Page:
Deborah Harry of Blondie; Joe Elliott of Def Leppard (AP/Jae C. Hong)

The 12 best cover songs you've never heard

From Musiq's "Miss You" to Def Leppard's "Hanging on the Telephone," these covers don't get enough recognition


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Annie Zaleski
September 13, 2014 7:00PM (UTC)

Cover songs are a beloved musical tradition that serve many purposes: to rescue a lackluster live show, add spice to an encore or variety to a radio broadcast, or let established bands lighten up and perform outside the box. In fact, there are so many interpretations and covers out there, it's easy to miss the transformative ones. So here are 12 stellar covers you may not have heard, but are definitely worth your time.

Burning Airlines, "Back of Love"


The D.C. post-hardcore band Burning Airlines featured J. Robbins and Bill Barbot of beloved '90s band Jawbox. Naturally, their aggressive cover of Echo & The Bunnymen's post-punk classic stays true to the shambolic-but-potent vibe of original — from the corrugated guitar riffs to confrontational drums.

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Staple Singers, "Slippery People"


Gospel/soul/R&B legend Mavis Staples frequently covers this Talking Heads chestnut in concert. Why? Well, her family group the Staple Singers also did a cool, funked-up version of the song in 1984, which was a dance club hit.

Kylie Minogue ft. Ben Lee, "The Reflex"


This Duran Duran cover — culled from an Australian tribute record — pairs dancepop queen Minogue with scruffy indie-pop darling Lee. Together, the duo turns the frothy Billboard No. 1 hit into a moodier, anxiety-fraught electropop churn.

Grant Lee Buffalo, "We've Only Just Begun"


1994's "If I Had a Carpenter" tribute album to '70s schmaltz-pop duo the Carpenters is notorious for featuring Sonic Youth's cover of "Superstar," which later found greater notoriety in the film "Juno." However, the cover of "We've Only Just Begun" by Grant Lee Buffalo is the record's hidden gem: Fluffy, skyscraping harmonies, orchestral accents and a hushed lead vocal melody from Grant-Lee Phillips make the song a gorgeous, affecting homage.

Musiq, "Miss You"


Musiq (aka Musiq Soulchild) tackles the Rolling Stones' disco nugget by amping up the funk — check out that syncopated rhythmic strut! — and unleashing a sultry and soulful vocal performance.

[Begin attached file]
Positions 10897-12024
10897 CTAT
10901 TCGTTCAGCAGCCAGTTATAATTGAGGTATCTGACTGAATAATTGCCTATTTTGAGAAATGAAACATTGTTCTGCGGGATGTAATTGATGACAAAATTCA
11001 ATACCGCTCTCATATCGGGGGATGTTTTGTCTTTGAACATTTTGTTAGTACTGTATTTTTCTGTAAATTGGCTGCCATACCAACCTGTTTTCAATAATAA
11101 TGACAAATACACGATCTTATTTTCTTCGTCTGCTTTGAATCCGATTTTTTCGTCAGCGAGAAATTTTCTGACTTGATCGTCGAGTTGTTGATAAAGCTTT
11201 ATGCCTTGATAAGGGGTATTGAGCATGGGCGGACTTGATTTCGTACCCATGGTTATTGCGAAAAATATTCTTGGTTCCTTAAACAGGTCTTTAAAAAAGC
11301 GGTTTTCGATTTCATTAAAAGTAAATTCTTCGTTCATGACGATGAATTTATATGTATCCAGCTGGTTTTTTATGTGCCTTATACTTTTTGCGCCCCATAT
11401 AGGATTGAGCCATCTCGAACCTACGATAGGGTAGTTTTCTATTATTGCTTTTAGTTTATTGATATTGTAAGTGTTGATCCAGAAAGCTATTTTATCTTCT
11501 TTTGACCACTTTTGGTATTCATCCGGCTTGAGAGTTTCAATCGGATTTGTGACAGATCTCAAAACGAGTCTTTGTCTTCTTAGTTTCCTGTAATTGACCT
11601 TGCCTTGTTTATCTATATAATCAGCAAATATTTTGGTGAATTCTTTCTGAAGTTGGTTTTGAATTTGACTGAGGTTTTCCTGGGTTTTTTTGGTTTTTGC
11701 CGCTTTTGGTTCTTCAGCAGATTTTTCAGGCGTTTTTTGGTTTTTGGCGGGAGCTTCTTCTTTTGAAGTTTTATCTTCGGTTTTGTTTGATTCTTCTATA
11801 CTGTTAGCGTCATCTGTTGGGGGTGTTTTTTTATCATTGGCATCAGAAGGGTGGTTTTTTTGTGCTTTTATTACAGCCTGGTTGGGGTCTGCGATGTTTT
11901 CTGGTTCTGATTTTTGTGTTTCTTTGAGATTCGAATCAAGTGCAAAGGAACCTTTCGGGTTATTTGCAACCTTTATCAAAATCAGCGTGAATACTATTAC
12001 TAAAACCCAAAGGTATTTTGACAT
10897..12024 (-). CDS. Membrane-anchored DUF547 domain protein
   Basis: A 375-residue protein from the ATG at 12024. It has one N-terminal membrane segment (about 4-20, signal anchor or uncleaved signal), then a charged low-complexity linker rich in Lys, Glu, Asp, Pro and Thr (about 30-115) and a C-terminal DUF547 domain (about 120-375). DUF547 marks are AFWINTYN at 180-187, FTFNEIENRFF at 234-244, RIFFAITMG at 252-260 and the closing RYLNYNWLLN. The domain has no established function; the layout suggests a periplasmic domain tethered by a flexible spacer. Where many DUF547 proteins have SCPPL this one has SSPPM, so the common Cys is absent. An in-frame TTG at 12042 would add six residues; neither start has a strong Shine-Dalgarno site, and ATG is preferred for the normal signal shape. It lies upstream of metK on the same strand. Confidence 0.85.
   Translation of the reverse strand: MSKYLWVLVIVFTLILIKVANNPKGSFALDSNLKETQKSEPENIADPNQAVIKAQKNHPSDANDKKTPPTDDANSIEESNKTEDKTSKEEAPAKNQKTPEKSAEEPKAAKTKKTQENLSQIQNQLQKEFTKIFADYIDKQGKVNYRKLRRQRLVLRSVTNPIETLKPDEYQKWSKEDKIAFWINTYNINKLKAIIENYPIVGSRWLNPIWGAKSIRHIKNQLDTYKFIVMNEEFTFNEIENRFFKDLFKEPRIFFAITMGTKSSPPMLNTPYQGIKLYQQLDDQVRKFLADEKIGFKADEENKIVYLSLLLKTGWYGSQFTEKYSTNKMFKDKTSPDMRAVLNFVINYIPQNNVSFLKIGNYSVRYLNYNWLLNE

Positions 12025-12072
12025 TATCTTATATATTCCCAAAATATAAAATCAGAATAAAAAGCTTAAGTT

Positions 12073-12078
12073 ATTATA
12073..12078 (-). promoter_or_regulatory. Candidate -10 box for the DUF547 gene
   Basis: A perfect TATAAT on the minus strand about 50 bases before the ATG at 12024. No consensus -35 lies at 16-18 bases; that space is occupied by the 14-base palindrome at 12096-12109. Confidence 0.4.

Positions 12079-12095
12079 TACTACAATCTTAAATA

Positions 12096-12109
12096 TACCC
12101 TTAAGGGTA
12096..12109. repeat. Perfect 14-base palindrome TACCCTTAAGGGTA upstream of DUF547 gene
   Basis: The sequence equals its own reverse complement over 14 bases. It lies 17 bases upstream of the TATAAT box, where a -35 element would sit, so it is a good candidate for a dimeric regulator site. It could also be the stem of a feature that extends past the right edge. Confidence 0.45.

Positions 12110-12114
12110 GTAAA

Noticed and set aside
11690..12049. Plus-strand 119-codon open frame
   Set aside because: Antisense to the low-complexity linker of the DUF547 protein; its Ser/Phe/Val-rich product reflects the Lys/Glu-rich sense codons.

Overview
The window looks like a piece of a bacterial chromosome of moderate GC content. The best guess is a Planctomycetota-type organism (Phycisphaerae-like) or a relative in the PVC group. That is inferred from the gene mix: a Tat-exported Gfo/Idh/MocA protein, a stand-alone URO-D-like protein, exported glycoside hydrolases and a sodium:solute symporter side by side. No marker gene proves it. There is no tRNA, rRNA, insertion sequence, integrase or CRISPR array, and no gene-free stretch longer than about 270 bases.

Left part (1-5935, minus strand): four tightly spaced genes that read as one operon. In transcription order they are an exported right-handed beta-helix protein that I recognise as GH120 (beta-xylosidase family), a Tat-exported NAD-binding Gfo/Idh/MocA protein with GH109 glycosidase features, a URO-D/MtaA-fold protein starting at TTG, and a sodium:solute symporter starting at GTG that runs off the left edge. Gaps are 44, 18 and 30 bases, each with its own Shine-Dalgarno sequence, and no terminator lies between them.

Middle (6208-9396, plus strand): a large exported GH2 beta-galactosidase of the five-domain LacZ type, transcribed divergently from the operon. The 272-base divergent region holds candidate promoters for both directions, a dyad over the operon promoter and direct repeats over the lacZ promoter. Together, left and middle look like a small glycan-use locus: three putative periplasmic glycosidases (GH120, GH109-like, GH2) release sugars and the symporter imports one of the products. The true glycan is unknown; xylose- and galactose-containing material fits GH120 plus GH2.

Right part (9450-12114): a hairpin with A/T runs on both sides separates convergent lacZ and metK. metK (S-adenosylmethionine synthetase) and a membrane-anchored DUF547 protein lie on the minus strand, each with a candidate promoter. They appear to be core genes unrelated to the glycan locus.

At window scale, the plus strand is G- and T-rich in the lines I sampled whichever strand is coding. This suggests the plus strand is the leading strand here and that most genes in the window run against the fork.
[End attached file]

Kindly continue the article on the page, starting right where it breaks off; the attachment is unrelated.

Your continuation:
Paramore, "Stuck On You"

Paramore were destined to be global superstars, judging by this grungy, space-rockin' cover of Failure's shoulda-been-a-hit "Stuck On You" they did as a nascent. Hayley Williams imbues the song with dreamy melancholy, courtesy of a towering vocal performance.

The Smithereens, "It Don't Come Easy"


Found on both the rarities CD "Attack of the Smithereens" and the kitschy-but-earnest compilation "20 More Explosive Fantastic Rockin' Mega Smash Hit Explosions!" this Ringo Starr cover is loud 'n' proud power-pop that demonstrates the guitar prowess of the 'Reens.

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Letters to Cleo, "Dangerous Type"


Letters to Cleo were Boston alt-rock royalty, so it's logical that on "The Craft" soundtrack they'd nod to another famous Beantown band: The Cars. Specifically, the group tackles one of the latter act's darker songs, "Dangerous Type," with the requisite zippy synths, raucous guitars and cocked-eyebrow vocal slyness.

Def Leppard, "Hanging on the Telephone"


U.K. rock giants Def Leppard have always been inspired by equal parts glam and British heavy metal. But this choppy, jangly cover of the Nerves' "Hanging on the Telephone" reveals influences from wiry power-pop and garage rock as well.

My Chemical Romance, "Common People"


My Chemical Romance frontman Gerard Way's Britpop-influenced solo direction isn't a surprise; after all, his former band adeptly captured the synthpunk racket and social frustration of Pulp's iconic club anthem.

Tears for Fears, "Ashes to Ashes"


There are no shortage of Bowie covers, sure — but Tears for Fears' take on this "Scary Monsters (and Super Creeps)" cut is at once faithful to the source material (corkscrew keyboard spurts! greyscale moods!) and adds new dimensions, courtesy of Roland Orzabal's resigned but haunted vocal lead.

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10,000 Maniacs, "Everyday Is Like Sunday"


College rock pioneers 10,000 Maniacs have always had a knack for covers; in fact, their take on "Because the Night" was a huge hit. However, it's the group's lesser-known interpretations — from Roxy Music's "More Than This" to R.E.M.'s “(Don’t Go Back To) Rockville" — that make more of an impression. In fact, this stellar cover of the Morrissey solo hit takes the cake — from the reverb-chilled guitar and Natalie Merchant's sparkling vocals to the jubilant fiddle.


Annie Zaleski

Annie Zaleski is a Cleveland-based journalist who writes regularly for The A.V. Club, and has also been published by Rolling Stone, Vulture, RBMA, Thrillist and Spin.

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